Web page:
Very, very few of them now preparing to charge uphill at Thiepval had gone through that terrible day at Ypres.  John Pollards Girvan had.  After Second Ypres, Girvan was one of only six men from No. I Company to report fit for duty.  He’d been made a sergeant shortly thereafter[5], probably because there was hardly anyone else left.  Sergeant Girvan’s appointment seems more than one of desperation, but rather one of aptitude as a commission soon followed.  By the time a year had passed from the fighting at Ypres, Girvan was a Captain and in command of No. I Company; the same outfit, though with different men, he had been an ordinary private in not all that long ago.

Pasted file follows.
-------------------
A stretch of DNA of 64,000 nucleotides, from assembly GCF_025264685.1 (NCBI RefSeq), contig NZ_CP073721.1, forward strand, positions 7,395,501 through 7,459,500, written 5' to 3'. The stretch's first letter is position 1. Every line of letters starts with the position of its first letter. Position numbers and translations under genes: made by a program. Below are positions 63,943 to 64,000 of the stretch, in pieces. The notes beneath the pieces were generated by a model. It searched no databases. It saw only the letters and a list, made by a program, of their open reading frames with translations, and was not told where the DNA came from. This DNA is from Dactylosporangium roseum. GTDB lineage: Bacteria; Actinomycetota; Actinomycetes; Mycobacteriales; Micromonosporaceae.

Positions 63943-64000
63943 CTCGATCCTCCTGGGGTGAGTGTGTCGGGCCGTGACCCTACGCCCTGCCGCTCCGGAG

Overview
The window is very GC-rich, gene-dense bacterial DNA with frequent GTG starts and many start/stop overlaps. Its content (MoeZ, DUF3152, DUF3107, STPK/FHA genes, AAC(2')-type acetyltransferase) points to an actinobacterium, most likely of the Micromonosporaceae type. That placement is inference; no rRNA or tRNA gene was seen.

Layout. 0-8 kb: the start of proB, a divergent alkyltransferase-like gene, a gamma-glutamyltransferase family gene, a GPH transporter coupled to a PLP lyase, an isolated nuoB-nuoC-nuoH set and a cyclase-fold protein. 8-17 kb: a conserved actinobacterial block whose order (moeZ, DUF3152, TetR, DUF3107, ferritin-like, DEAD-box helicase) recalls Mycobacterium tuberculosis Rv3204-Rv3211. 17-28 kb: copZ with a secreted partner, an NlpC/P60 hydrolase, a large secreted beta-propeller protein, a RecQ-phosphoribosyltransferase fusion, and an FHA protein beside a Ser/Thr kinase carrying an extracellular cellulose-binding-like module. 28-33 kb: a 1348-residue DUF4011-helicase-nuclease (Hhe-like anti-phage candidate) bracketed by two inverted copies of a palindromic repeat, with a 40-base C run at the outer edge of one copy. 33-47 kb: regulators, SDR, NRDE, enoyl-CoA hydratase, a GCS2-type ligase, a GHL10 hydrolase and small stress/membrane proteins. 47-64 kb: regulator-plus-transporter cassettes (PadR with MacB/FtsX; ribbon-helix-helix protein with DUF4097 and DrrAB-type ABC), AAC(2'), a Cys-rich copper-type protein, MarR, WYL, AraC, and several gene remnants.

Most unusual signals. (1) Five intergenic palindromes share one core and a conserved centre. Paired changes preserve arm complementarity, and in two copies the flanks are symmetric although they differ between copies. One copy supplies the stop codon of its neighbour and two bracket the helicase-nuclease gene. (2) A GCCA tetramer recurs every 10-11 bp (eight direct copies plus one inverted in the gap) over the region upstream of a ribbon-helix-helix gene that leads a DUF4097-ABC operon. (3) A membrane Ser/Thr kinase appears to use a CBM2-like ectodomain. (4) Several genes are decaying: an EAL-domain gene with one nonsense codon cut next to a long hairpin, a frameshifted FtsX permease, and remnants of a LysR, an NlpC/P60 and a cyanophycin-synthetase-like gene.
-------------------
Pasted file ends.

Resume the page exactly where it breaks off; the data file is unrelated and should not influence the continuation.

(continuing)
Today, his task was fairly straightforward.  Captain Girvan was to lead his company up the gentle rise of Thiepval, reducing German points on the slope just beyond Courcelette Road.  From there, No. I Company would move against and clear the enemy line running along the crest code named “Hessian Trench,” establish strong points and await reorganisation to take the day’s proposed final objective, “Regina Trench.”[6]  All this Captain Girvan and his men would have to do in quick succession so as to keep apace of the covering barrage and maintain touch with flanking units.  The first hurdle would be getting across an older German trench “Zollern Graben” directly to I Company’s front; but thankfully it had been unoccupied for some time now.